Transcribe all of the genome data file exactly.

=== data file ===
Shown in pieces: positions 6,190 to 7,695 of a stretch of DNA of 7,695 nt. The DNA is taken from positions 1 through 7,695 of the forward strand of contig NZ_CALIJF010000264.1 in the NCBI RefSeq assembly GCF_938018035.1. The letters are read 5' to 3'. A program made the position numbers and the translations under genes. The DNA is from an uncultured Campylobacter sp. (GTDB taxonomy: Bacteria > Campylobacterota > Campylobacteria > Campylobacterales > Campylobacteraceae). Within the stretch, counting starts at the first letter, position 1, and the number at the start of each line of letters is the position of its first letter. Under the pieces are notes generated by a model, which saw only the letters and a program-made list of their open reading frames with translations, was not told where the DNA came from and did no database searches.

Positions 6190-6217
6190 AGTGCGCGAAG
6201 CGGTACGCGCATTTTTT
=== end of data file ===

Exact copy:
Shown in pieces: positions 6,190 to 7,695 of a stretch of DNA of 7,695 nt. The DNA is taken from positions 1 through 7,695 of the forward strand of contig NZ_CALIJF010000264.1 in the NCBI RefSeq assembly GCF_938018035.1. The letters are read 5' to 3'. A program made the position numbers and the translations under genes. The DNA is from an uncultured Campylobacter sp. (GTDB taxonomy: Bacteria > Campylobacterota > Campylobacteria > Campylobacterales > Campylobacteraceae). Within the stretch, counting starts at the first letter, position 1, and the number at the start of each line of letters is the position of its first letter. Under the pieces are notes generated by a model, which saw only the letters and a program-made list of their open reading frames with translations, was not told where the DNA came from and did no database searches.

Positions 6190-6217
6190 AGTGCGCGAAG
6201 CGGTACGCGCATTTTTT